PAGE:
In his essay “Myth and Education,” Hughes argues that children’s literature serves an important “therapeutic” function in contemporary society, which tends to overvalue rational and utilitarian ways of seeing the world, often at the expense of imagination. The children’s writer can offer an alternative vision, invigorating young readers’ capacity for wonder, helping them face the irrational forces in themselves and in the world around them. From one point of view, then, the mysterious terrain of Moon-Whales and Other Moon Poems is a place where young readers can visit to confront their own fears. Several poems explicitly suggest such a reading. In many pieces, for example, Hughes adopts a technique that makes the reader an active participant, using the second person “you” to place the reader in the middle of the action. In “A Moon-Lily,” a mysterious crying flower keeps the protagonist-reader awake: “Then come nights of quiet sobbing, and no sleep for you.” In “Moon-Cloud Gripe,” the reader is afflicted with a dreadful disease: “Your eyes begin to blur./ Then you go blue.” These two poems ask the reader, the “you,” to face fearful prospects: death (the sobbing moon-lily is slowly dying) and disease.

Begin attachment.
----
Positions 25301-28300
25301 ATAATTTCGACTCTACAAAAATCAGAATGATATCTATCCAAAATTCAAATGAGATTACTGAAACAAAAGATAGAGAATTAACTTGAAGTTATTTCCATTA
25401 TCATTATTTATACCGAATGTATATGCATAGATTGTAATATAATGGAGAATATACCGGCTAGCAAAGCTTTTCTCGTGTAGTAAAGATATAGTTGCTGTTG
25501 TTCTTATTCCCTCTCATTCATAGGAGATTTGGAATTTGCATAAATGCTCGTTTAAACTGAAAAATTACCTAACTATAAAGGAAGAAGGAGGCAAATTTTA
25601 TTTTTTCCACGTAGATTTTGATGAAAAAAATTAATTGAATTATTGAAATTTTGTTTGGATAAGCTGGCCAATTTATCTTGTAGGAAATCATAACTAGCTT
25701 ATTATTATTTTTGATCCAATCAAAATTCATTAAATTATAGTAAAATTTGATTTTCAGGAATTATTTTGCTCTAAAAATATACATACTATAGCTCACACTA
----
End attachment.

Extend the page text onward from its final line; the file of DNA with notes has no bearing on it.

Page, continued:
“Moon-Shadow Beggars,” one of the best and most frightening poems in the book, more fully illustrates the possibilities of Hughes’s second-person technique and his capacity to explore hidden fears. The...
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